Philosophy is the study of the nature of reality and existence, of what is possible to know, and of right and wrong behavior. It comes from the Greek word phílosophía, meaning 'the love of wisdom.' It is one of the most important fields of human thought as it aspires to get at the very meaning of life.
World Philosophy Day was introduced in 2002 by UNESCO (the UN Educational, Scientific and Cultural Organization) with the following objectives:
- to renew the national, subregional, regional and international commitment to philosophy;
- to foster philosophical analysis, research and studies on major contemporary issues, so as to respond more effectively to the challenges that are confronting humanity today;
- to raise public awareness of the importance of philosophy and its critical use in the choices arising for many societies from the effects of globalization or entry into modernity;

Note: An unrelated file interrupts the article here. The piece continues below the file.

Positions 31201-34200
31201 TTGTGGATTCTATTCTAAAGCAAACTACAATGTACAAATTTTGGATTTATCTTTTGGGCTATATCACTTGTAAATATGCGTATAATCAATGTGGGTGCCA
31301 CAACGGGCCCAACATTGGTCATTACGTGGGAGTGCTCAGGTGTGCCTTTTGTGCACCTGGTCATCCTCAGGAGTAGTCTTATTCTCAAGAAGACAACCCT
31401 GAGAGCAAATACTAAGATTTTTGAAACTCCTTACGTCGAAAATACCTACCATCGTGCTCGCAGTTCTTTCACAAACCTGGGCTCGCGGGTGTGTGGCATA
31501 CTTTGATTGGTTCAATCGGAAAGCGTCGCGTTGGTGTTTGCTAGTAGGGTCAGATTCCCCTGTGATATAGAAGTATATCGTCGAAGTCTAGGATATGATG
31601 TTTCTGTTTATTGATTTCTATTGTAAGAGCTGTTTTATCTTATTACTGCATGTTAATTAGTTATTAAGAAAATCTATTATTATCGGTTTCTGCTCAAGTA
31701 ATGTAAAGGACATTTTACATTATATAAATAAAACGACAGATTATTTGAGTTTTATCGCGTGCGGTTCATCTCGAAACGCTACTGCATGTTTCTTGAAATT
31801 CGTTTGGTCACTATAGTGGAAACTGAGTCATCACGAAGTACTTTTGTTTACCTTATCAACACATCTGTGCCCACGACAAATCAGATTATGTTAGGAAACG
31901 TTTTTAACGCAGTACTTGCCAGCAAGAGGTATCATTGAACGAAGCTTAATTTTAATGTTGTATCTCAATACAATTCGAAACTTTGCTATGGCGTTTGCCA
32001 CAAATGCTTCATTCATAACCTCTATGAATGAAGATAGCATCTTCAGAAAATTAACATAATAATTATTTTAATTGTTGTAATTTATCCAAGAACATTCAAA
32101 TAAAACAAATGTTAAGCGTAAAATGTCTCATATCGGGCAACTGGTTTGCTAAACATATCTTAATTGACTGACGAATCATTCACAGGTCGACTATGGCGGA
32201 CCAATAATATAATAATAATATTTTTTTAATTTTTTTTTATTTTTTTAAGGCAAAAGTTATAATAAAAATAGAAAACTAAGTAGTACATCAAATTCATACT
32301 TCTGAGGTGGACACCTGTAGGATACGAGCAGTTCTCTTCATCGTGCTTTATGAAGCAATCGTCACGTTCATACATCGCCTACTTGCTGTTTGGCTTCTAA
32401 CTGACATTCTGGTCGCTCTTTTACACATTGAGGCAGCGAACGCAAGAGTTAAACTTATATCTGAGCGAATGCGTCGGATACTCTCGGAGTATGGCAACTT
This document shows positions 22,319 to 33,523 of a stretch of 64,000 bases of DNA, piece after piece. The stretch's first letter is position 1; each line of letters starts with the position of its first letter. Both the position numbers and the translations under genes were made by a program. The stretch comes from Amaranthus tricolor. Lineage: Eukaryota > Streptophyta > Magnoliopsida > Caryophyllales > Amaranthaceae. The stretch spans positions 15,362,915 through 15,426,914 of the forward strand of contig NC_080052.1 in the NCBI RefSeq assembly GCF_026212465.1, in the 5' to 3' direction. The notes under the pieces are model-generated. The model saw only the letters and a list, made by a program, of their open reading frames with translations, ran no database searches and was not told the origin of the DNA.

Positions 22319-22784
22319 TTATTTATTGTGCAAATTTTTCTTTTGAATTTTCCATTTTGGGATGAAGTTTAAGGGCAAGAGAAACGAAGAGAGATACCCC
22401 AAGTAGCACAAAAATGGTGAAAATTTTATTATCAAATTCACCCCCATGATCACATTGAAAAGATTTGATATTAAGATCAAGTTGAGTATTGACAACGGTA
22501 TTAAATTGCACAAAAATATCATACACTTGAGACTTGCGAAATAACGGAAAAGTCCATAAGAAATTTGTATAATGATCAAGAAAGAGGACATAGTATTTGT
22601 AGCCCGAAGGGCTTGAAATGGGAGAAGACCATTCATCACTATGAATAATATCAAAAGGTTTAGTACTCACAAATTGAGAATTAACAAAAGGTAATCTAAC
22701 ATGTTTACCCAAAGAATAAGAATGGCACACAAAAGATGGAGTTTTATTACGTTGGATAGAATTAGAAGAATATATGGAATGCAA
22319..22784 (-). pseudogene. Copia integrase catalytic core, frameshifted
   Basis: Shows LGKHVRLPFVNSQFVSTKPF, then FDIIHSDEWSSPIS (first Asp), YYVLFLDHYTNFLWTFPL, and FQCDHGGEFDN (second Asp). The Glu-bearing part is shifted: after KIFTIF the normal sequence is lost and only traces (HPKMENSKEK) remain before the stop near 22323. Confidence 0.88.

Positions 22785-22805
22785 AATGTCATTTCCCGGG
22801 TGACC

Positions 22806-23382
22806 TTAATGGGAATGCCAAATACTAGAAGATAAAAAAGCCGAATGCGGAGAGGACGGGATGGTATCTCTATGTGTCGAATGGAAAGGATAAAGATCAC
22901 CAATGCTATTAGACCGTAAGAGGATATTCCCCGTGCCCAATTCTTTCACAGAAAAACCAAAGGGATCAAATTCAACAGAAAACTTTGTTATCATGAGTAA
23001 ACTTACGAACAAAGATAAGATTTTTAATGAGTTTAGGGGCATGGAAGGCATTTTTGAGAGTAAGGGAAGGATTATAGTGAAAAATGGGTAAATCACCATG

- to appraise the state of philosophy teaching throughout the world, with special emphasis on unequal access;
- to underline the importance of the universalization of philosophy teaching for future generations.
The 2019 edition aims to highlight the importance of philosophy in different regional contexts. The goal is to obtain regional contributions to global debates on contemporary challenges that support social transformations. The purpose of this approach is to foster regional dynamics, stimulating global collaboration to address major challenges such as migration, radicalization, environmental change, or artificial intelligence.
Why do we mark International Days?
International days are occasions to educate the public on issues of concern, to mobilize political will and resources to address global problems, and to celebrate and reinforce achievements of humanity. The existence of international days predates the establishment of the United Nations, but the UN has embraced them as a powerful advocacy tool. More information available here.